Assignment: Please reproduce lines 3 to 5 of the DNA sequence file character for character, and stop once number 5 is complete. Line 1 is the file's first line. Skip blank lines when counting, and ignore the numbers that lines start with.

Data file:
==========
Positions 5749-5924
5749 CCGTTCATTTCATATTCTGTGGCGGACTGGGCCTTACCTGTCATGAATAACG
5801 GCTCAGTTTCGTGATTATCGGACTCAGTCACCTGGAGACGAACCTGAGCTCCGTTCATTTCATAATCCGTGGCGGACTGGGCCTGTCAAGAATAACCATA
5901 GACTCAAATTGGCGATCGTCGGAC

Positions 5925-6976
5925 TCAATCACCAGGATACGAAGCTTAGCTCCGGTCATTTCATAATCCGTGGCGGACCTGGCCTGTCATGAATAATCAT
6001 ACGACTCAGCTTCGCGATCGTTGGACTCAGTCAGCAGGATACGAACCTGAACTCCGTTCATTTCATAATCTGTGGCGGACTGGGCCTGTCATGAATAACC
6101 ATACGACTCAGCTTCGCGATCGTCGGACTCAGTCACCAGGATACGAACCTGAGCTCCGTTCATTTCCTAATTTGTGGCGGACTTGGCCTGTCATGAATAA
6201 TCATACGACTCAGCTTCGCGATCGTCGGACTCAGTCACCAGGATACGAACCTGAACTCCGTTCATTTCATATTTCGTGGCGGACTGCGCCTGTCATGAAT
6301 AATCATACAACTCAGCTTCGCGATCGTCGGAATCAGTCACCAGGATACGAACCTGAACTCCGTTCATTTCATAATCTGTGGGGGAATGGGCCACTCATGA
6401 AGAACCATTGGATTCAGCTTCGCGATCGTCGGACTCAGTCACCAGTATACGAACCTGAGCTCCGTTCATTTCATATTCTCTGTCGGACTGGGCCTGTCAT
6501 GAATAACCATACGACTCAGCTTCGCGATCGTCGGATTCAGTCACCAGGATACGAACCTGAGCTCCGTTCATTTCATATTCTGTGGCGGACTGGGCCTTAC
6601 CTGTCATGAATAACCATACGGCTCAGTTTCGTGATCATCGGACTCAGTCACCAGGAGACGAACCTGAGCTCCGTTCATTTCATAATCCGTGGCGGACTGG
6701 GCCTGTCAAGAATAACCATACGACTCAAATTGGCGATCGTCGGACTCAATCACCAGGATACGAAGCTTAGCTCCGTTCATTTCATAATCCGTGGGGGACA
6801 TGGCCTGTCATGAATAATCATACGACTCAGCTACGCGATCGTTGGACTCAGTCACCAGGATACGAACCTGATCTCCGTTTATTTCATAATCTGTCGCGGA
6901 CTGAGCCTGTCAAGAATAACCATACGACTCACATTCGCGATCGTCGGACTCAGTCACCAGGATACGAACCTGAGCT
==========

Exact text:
5801 GCTCAGTTTCGTGATTATCGGACTCAGTCACCTGGAGACGAACCTGAGCTCCGTTCATTTCATAATCCGTGGCGGACTGGGCCTGTCAAGAATAACCATA
5901 GACTCAAATTGGCGATCGTCGGAC

Positions 5925-6976